Traffic Jammin’ with Janis Mara – Every Monday at 2pm on Claycord.com.
TRAFFIC JAMMER: Greetings, all! This Claycord.com column is for everyone who negotiates the highways and public transit of the Bay Area. It runs every Monday at 2pm and answers your commuting and transportation questions.
Email your questions to firstname.lastname@example.org.
COMMUTER: When are the signal changes you mentioned a few weeks ago going into effect along Treat Blvd? Nothing yet and at 5:30 a.m. when you get stopped at a red light when NOBODY is around, it’s really, really annoying.
Specifically, this happens at the intersection of Cowell Road and Treat Boulevard. The light will turn red for treat travelers even when nobody is there on Cowell. Why doesn’t Treat stay green until someone comes up on Cowell to trigger it?
TRAFFIC JAMMER: The Jammer checked with Concord Traffic Czar Ray Kuzbari, and here’s what he said:
“The reader is correct when it comes to Cowell Road. The problem is that vehicle detection on Cowell Road at Treat Boulevard needs to be upgraded so that the green light is not constantly recycling for Cowell Road even when there are no vehicles on this street. We apologize for the inconvenience. We do plan to install additional detector loops in the pavement this year (2014) so that the light stays green on Treat Blvd until a vehicle pulls up on Cowell Road.”
COMMUTER: When I see large utility-type trucks with white and orange checkered flags on the freeway (usually Interstate 880), I usually know to stay clear of them due to the debris they purge all over the freeway. This might be a semi with a large cargo bin with no cover that allows out dirt, sand or other debris on the freeway, or maybe a cement truck that dumps partially hardened cement or even some other kind of utility truck that will throw out dirt clod clumps and rocks all over the road.
The only thing I can think of is that white checkered flag somehow gives these vehicles permission to dump all the debris onto the freeway at will; potentially damaging other vehicles on the road. What can you or your experts say about all this? Signed, Captain Freeway – with sand in my eyes and chips and dents in my car and always watching out for Gap Shooters!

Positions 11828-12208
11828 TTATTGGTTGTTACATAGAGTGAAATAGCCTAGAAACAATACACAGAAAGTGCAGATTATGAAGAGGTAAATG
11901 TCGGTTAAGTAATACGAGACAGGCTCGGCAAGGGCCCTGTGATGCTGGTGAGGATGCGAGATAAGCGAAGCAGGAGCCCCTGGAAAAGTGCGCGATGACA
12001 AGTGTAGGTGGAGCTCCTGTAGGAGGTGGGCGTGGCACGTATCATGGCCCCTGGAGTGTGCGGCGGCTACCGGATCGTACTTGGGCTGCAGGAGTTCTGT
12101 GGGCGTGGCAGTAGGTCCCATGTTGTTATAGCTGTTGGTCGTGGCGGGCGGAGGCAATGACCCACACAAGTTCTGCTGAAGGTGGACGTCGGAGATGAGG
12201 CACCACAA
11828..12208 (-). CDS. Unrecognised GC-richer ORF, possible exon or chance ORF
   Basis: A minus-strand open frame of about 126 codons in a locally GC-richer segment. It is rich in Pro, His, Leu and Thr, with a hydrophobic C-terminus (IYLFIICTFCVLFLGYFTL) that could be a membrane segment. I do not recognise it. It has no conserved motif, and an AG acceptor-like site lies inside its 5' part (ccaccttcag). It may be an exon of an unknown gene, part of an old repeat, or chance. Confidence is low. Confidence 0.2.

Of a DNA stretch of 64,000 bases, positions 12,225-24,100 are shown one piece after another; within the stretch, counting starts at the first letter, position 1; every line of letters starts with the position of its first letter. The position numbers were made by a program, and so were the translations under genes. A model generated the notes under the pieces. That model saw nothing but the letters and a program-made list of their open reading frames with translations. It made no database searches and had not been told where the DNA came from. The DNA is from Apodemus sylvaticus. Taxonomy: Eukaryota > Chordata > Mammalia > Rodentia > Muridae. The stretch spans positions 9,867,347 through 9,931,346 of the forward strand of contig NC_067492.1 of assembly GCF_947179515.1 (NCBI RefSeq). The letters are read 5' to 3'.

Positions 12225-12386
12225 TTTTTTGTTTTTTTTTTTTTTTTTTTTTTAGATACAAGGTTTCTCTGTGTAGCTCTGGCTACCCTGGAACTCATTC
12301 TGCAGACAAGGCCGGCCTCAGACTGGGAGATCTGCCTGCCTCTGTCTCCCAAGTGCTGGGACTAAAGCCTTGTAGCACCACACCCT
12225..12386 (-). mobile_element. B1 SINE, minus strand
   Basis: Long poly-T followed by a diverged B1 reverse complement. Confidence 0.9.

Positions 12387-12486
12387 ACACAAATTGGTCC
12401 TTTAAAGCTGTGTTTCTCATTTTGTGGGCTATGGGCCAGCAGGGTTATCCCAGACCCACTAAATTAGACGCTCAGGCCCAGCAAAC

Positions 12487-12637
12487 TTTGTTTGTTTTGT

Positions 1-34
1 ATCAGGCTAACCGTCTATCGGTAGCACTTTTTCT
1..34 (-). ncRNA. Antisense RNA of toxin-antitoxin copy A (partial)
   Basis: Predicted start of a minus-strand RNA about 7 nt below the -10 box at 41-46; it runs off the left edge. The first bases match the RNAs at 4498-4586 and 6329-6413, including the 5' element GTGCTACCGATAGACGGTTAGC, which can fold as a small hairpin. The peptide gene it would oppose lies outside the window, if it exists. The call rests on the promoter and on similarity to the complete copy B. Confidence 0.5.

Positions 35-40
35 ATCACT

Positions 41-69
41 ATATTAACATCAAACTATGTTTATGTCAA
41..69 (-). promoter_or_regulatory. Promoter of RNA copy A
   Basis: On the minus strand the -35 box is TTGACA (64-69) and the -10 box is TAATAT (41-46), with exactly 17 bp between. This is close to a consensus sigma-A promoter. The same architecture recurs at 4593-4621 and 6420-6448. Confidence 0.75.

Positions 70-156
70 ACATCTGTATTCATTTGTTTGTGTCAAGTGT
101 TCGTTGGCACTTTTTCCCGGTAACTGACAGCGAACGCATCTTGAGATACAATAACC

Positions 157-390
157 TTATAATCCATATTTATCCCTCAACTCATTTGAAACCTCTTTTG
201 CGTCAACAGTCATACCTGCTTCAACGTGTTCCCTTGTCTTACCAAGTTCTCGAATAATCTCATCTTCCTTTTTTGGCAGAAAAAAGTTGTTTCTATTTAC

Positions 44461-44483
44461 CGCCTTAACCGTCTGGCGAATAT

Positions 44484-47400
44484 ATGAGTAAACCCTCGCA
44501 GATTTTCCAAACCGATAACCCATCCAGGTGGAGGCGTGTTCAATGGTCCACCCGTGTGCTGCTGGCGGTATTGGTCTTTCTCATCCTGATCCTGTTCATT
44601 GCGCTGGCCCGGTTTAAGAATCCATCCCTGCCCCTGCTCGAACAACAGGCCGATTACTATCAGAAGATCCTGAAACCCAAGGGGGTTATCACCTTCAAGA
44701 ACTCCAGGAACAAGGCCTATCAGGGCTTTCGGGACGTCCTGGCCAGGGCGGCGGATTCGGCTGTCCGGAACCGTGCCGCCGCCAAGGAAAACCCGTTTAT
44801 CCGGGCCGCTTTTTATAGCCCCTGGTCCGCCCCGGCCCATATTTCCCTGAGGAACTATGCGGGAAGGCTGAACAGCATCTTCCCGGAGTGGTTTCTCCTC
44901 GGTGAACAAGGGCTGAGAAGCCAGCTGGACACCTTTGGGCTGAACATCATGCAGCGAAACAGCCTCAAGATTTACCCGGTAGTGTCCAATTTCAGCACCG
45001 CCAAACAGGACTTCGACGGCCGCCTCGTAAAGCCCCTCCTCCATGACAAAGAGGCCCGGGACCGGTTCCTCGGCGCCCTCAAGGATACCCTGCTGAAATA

TRAFFIC JAMMER: Ah, Captain Freeway, Vehicle Code Section 23112(b) says, “No person shall place, deposit or dump, or cause to be placed, deposited or dumped, any rocks, refuse, garbage, or dirt in or upon any highway” without official consent. The Jammer doesn’t know what the orange checkered flag signifies (unless it’s from an airfield, which seems unlikely) but it’s not going to override this vehicle code section. Claycordians, got any idea what the flag signifies?
Tangential to this question is the Jammer’s very favorite part of the Vehicle Code, the Paul Buzzo Act. It’s the section of the Vehicle Code that forbids throwing burning cigarettes and similar things out of the car.
COMMUTER: I’m considering getting a camera to record my road trips and the best place to mount it is inside the windshield via a suction cup mount. I don’t want to mount it externally. I realize that you can only mount a GPS in either of the lower corners of the windshield.
If I mount it near the upper center of the windshield to the right of the rear view mirror, it will be perfectly placed for the photography, and it will not obstruct my vision due to it being in the windshield area where the forward view is blocked by the rear view mirror. Sounds like a win-win, but is it legal?
TRAFFIC JAMMER: Clearly this was a case for our beloved Claycord Officer Leo. Here’s what he had to say:
“The commuting public of Claycord lives in the technical spaces of the vehicle code!
Mounting a camera: Section 26708 of the Vehicle Code covers windshields. Short answer, no – it’s not legal. “Any object” mounted is only allowable in the bottom corners. This section covers a myriad of exceptions, but the reader’s camera doesn’t apply.
Vehicles are designed to be in accordance with the laws (notably California laws as we seem to have the most). Then, they add performance and/ or luxury. After that, it’s driver beware.”
COMMUTER: Because people are crazy in parking lots, I back out very slowly. Even still, it seems that half the time some impatient driver whizzes behind me as I am backing out.
Lately, there have been a few very close calls, especially in the disaster that is the Pleasant Hill Target parking lot. My question is, if I am backing out at a reasonable speed, and someone still decides to go to behind me, whose fault is it if there is a collision?
TRAFFIC JAMMER: Good point, Greg. The Jammer was backing very slowly out of a spot in front of Safeway a few days ago and someone walked right behind her. Still makes me shake when I think about it. Here are Officer Leo’s thoughts:
“Parking lots. If people only appreciated how much design really goes into them. If they just slowed down and gave equal consideration to their fellow drivers. Ah well, in the meantime…
The Vehicle Code generally doesn’t apply in most parking lots. As usual, there are exceptions to make the rule. That being said, even the most prudent backer-upper will probably be at fault in a collision. Consider: you, as the backer, are moving against the flow. Obviously, if someone is backing and has made notable progress, it’s common courtesy and sense to let the person out.”
TRAFFIC JAMMER: That’s it for this week – see you next Monday. Be sure to cruise by Claycord.com at 2pm for more traffic intelligence. Remember, whether you drive, walk, bike or hop Amtrak, BART or AC Transit, Traffic Jammer Janis Mara is here to answer your questions.
Send your questions to email@example.com